Today is the 100th anniversary of the birth of Dylan Thomas.
He was the first “adult” poet* whose work I fell in love with — though the relationship started when I was a kid. We would go to Aunt Sal´s house and flop belly-down on the floor to scribble-illustrate “A Child´s Christmas in Wales” as Uncle Perry read it aloud in his sonorous voice, doing all the characters. Miss Prothero was my favorite. ¨Would you like anything to read?”
Later, in high school, I found my way to his other work. My junior year English lit teacher asked if anyone had read Portrait of the Artist as a Young Man and I replied that I hadn´t, but had read Portrait of the Artist as a Young Dog. She jumped down off her desk, crowing with delight, and came to plant a big kiss on my cheek. (This was in the Dark Ages, when teachers could do such things.)
*I had discovered e.e. cummings when I was quite young, but only the safe stuff. The really good, raunchy stuff didn´t come over my transom until I was at university.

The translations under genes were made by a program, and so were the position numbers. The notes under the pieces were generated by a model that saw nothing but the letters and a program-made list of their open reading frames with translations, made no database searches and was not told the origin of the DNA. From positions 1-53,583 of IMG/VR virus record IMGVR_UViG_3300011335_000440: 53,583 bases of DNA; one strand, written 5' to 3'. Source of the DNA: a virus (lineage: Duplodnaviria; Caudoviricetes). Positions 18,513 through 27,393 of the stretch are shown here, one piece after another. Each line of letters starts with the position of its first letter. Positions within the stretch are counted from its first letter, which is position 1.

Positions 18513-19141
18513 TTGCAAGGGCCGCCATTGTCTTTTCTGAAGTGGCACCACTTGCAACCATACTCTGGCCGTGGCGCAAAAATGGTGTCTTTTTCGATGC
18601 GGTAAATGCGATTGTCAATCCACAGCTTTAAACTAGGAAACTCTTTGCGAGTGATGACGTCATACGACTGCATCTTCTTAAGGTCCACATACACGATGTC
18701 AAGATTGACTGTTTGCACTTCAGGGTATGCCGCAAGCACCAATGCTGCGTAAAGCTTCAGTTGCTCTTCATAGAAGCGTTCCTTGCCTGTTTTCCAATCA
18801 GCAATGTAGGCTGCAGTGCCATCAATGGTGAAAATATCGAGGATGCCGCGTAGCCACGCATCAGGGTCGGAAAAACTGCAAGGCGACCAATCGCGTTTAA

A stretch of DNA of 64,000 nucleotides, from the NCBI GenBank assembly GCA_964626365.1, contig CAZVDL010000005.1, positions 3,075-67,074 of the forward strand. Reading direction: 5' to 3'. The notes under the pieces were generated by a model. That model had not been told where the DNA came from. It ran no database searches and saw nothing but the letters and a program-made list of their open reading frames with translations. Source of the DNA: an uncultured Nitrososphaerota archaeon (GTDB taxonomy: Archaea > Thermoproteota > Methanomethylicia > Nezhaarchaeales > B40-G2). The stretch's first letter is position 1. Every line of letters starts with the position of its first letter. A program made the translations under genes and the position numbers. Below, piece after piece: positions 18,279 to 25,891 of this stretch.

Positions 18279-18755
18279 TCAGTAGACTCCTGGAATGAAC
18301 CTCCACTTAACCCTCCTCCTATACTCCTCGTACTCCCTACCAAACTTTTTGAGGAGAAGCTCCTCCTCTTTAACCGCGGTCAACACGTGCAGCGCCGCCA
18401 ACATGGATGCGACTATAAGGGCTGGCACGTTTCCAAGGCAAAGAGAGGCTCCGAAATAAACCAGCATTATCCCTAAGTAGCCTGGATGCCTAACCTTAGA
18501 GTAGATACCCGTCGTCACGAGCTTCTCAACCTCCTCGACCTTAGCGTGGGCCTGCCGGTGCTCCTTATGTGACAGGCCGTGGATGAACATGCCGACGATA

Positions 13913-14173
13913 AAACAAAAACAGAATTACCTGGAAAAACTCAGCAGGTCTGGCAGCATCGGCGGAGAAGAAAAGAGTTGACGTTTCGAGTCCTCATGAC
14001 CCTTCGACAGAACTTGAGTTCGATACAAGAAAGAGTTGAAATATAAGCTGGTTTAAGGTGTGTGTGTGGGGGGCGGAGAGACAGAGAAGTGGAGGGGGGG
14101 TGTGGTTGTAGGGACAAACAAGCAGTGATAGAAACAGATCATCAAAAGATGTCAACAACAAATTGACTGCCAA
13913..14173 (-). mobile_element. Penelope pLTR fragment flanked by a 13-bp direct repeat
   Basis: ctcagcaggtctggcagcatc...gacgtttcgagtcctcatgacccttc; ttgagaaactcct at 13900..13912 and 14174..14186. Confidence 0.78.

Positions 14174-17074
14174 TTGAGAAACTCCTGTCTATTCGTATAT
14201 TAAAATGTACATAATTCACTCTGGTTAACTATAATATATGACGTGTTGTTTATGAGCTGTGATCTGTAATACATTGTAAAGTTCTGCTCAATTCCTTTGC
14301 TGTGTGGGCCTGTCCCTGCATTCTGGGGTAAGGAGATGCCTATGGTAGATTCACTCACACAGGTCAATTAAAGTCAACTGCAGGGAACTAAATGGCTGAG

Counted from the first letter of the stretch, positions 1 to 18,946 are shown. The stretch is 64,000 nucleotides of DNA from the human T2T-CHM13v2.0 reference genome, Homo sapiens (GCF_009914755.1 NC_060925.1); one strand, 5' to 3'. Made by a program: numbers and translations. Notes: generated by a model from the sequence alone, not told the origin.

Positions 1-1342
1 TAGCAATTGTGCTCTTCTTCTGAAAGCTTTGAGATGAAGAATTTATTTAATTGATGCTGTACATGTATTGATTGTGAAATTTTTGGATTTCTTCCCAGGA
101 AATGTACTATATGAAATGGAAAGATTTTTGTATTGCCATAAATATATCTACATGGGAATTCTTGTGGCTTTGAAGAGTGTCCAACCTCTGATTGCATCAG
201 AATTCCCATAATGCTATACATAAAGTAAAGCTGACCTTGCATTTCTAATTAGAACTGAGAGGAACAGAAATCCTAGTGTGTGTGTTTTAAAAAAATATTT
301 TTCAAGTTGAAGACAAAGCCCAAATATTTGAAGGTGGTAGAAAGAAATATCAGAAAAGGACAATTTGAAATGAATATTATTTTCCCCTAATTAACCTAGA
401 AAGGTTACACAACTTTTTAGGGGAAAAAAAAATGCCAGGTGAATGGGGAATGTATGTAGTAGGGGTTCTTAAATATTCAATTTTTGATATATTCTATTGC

And this is his poem that I loved most, and will love always.
The force that through the green fuse drives the flower
Dylan Thomas, 1914 - 1953
The force that through the green fuse drives the flower Drives my green age; that blasts the roots of trees Is my destroyer. And I am dumb to tell the crooked rose My youth is bent by the same wintry fever. The force that drives the water through the rocks Drives my red blood; that dries the mouthing streams Turns mine to wax. And I am dumb to mouth unto my veins How at the mountain spring the same mouth sucks. The hand that whirls the water in the pool Stirs the quicksand; that ropes the blowing wind Hauls my shroud sail. And I am dumb to tell the hanging man How of my clay is made the hangman’s lime. The lips of time leech to the fountain head; Love drips and gathers, but the fallen blood Shall calm her sores. And I am dumb to tell a weather’s wind How time has ticked a heaven round the stars. And I am dumb to tell the lover’s tomb How at my sheet goes the same crooked worm.